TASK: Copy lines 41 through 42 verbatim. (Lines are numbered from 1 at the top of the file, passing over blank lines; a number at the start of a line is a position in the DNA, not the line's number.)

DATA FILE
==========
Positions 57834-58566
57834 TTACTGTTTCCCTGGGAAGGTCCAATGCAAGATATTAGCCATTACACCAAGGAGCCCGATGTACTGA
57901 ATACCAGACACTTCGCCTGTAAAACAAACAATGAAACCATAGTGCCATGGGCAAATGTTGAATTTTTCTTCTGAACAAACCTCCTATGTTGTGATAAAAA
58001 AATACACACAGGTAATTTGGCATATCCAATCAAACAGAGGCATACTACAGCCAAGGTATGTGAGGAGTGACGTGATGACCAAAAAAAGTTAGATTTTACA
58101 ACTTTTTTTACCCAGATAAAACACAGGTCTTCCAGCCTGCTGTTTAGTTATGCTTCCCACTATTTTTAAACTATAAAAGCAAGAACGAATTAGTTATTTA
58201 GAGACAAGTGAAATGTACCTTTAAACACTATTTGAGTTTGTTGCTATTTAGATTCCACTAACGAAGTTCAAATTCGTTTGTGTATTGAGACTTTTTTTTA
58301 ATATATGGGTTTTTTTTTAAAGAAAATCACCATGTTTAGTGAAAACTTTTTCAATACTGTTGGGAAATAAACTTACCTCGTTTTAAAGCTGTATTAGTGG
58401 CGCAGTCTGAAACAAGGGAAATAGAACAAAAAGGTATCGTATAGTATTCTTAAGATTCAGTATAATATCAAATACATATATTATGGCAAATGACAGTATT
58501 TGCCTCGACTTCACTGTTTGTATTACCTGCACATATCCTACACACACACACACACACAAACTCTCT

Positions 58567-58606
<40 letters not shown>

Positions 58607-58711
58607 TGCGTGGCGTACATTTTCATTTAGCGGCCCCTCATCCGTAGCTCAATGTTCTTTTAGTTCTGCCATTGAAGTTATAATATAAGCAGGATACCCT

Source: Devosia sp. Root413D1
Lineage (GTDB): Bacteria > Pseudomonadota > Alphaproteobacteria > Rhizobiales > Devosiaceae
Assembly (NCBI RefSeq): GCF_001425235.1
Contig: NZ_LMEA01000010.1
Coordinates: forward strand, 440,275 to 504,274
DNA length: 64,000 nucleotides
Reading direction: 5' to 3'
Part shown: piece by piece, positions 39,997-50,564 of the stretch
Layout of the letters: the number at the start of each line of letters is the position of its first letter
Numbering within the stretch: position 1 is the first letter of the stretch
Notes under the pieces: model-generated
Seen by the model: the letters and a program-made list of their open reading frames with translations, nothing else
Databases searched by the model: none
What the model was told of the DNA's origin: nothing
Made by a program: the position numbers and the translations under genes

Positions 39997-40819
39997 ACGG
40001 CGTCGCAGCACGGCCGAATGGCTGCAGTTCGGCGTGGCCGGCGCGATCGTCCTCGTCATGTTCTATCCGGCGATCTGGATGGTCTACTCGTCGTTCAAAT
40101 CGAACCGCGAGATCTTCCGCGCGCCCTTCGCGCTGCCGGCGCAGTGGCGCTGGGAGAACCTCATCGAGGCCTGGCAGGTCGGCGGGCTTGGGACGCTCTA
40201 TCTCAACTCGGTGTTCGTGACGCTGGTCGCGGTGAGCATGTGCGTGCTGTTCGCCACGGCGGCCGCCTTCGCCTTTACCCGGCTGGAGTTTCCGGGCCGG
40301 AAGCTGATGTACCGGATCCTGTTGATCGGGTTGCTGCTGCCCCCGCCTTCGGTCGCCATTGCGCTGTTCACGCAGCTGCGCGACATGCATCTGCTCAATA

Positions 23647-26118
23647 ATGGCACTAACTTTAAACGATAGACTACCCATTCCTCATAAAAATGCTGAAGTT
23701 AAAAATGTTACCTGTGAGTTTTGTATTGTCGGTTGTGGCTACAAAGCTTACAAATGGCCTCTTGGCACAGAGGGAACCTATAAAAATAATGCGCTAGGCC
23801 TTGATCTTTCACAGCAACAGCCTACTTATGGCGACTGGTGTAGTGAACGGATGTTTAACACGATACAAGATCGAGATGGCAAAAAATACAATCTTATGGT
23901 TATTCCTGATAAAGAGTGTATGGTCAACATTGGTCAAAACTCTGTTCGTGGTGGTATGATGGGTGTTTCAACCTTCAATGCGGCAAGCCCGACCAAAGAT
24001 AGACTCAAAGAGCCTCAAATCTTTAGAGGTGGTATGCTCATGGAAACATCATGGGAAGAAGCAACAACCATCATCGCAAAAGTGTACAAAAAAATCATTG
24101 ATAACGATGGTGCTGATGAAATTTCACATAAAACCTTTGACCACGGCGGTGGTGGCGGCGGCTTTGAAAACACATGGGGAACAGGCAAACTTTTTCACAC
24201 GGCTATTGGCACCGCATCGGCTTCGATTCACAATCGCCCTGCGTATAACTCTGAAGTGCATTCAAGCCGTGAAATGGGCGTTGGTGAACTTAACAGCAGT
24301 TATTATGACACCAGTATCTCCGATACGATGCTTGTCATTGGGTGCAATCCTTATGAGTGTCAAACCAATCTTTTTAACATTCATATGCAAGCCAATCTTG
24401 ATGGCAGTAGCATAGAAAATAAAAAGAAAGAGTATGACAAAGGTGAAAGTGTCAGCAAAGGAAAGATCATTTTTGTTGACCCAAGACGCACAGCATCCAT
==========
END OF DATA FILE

24101 ATAACGATGGTGCTGATGAAATTTCACATAAAACCTTTGACCACGGCGGTGGTGGCGGCGGCTTTGAAAACACATGGGGAACAGGCAAACTTTTTCACAC
24201 GGCTATTGGCACCGCATCGGCTTCGATTCACAATCGCCCTGCGTATAACTCTGAAGTGCATTCAAGCCGTGAAATGGGCGTTGGTGAACTTAACAGCAGT